Foreign Payments

Foreign Payments can either be made by Cheque or Wire Bank Transfer, with the Bank Transfer being the preferred method.

Cheques should only be used for low value, non-urgent items. Currency cheques are issued in the currency of the country they are drawn. Sterling cheques are drawn on the UK. Euro cheques can only be drawn in countries which have adopted the euro. However many EU banks are no longer accepting EUR cheques or are levying excessive charges for cashing them.

To make a payment by Cheque you will need to provide the following information:

  • The currency and amount of the payment
  • The name of the person or company who is receiving the payment (the beneficiary)
  • The beneficiary’s full address. N.B do not issue to P.O addresses.

Please refer to Lesley Hunt, Foreign Payments Supervisor, Tel: 47112.  Email


To make a Bank Transfer you will need to provide the following information:

  • The currency and amount of the payment
  • The name of the person or company who is receiving the payment (the beneficiary)
  • Full bank account details of the beneficiary, including
    The International Bank Account Number (IBAN), which is used within Europe, or alternatively the account number.
  • The Bank Identifer Code (BIC), or the national bank ID (SWIFT CODE), or the Routing Number (USA), and/or the full name and address of the bank. 



IBAN numbers and SWIFT/BIC codes must be provided for all payments to EU Countries. This information needs to be obtained by the beneficiary from their bank.  However other countries have now adopted the IBAN, a full list is attached here.

All payments to Canada must provide the beneficiary's complete address. This is to comply with Canadian legislation, in particular the Proceeds of Crime and Terrorist Financing Regulations.

Financial Sanctions - there are some restrictions on some countries where payments cannot be made. Please refer to the UK and US government websites below: 

If in doubt, please contact Lesley Hunt in Payments, Tel No: 47112; Email:


Cheques - currently there is no charge levied by our Foreign Payments Provider for issuing cheques. However, a £9.00 charge is levied if a "stop" is put on a cheque.

Bank Transfers - these payments are effected with the charges factor being ‘split’ which means that our bank levy a charge of up to £7.50 which is borne centrally by the University, but any charges levied by the beneficiary’s bank are borne by the beneficiary.

However from 1.11.09 all payments to the following EU countries can only be effected as ‘split’:

Austria, Belgium, Cyprus, Czech Republic, Denmark, Estonia, Finland, France, Germany, Greece, Hungary, Iceland, Ireland, Italy, Latvia, Liechtenstein, Lithuania, Luxembourg, Malta, Netherlands, Norway, Poland, Portugal, Slovak Republic, Slovenia, Spain, Sweden, Switzerland, United Kingdom.

For further guidance please contact Lesley Hunt, Foreign Payments Supervisor , Tel: 47112, Email:


IBAN Overview

International Bank Account Numbers (IBANs) are an international standard for identifying accounts across national borders, the main purpose of which is to facilitate the automatic processing of money/wire transfers, in order to improve the speed and accuracy of payment transaction.  IBANs consist of two-character ISO country code, two-digit IBAN check and a country specific Basic Bank Account Number (BBAN).  Your IBAN does not replace your domestic bank account number.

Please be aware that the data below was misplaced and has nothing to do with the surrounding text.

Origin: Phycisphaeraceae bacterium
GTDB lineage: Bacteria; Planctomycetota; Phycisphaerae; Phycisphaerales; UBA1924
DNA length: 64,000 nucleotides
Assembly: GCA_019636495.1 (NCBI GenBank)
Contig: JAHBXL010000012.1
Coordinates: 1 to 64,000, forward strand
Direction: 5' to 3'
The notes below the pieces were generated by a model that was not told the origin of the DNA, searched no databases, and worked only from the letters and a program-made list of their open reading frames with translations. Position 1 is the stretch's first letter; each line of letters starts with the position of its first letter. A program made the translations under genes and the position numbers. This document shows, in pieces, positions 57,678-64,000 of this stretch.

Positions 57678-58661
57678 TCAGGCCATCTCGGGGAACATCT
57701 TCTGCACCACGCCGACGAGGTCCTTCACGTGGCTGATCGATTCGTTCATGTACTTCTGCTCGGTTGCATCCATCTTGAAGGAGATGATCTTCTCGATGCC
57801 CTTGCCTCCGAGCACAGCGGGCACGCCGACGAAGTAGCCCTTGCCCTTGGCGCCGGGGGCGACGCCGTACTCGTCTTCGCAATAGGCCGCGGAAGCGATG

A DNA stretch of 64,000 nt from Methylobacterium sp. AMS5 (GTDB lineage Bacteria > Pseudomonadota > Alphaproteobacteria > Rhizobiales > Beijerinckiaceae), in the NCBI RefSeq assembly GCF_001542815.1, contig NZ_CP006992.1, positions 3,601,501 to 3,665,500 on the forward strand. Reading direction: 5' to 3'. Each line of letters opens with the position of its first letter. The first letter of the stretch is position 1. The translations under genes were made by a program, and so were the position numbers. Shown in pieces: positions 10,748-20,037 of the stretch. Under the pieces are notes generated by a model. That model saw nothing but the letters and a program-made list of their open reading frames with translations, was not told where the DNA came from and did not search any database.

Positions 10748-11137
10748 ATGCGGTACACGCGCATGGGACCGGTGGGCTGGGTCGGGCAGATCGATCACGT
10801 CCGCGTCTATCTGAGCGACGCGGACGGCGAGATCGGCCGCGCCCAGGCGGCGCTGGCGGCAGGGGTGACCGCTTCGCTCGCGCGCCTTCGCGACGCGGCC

Each country has specified the country specific length and composition of the IBANs, for the UK the length is 22 alphanumeric characters. The IBAN contains the country code, which identifies the country the IBAN was issued and where the IBAN account is held. There is a two digit check number to enable a bank to complete an integrity check, the Bank Code to identify the IBAN account holder’s bank and finally the sort code and account number identifying the account into which the funds should be credited. The maximum length of an IBAN is 34 alphanumeric characters. From 1/1/2012 The United Arab Emirates (UAE) and the Bahrain Central Banks have introduced the IBAN as a standard for identifying all bank account in the UAE and Bahrain.

Croatia, Pakistan and Qatar have also introduced the IBAN, and it willbe implemented in Guatemala on 01/07/14.  Please refer to full list.

When the IBAN is printed on paper it is split into groups of four characters, beginning from the left and separated by a space. The blank spaces do not count as characters. This allows the IBAN to be easily recognisable and assists data entry without errors.



For more European IBAN examples, download this pdf document.


BIC Overview

The Bank Identifier Code (BIC) is a universal method of identifying financial institutions in order to facilitate the automated processing of payments. The BIC consists of eight or eleven characters comprised of the following components:

Bank Code

4 characters


Country Code

2 characters

 Location code

2 characters

Branch Code

3 characters
 LOYD  GB  21  A04

Sometimes the BIC is also referred to as a SWIFT code. However, the SWIFT code does not always contain the above components.

Examples of a SWIFT are:




 FIN Forms

The following documents (PDFs) can be downloaded and submitted to payments - they do however need to be printed on green paper.

FIN 103EUG - for EU purchases of goods

FIN 103EUS - for EU purchases of services

FIN 103FOG - for Non-EU purchases of goods

FIN 103FOS - for NON-EU purchases of services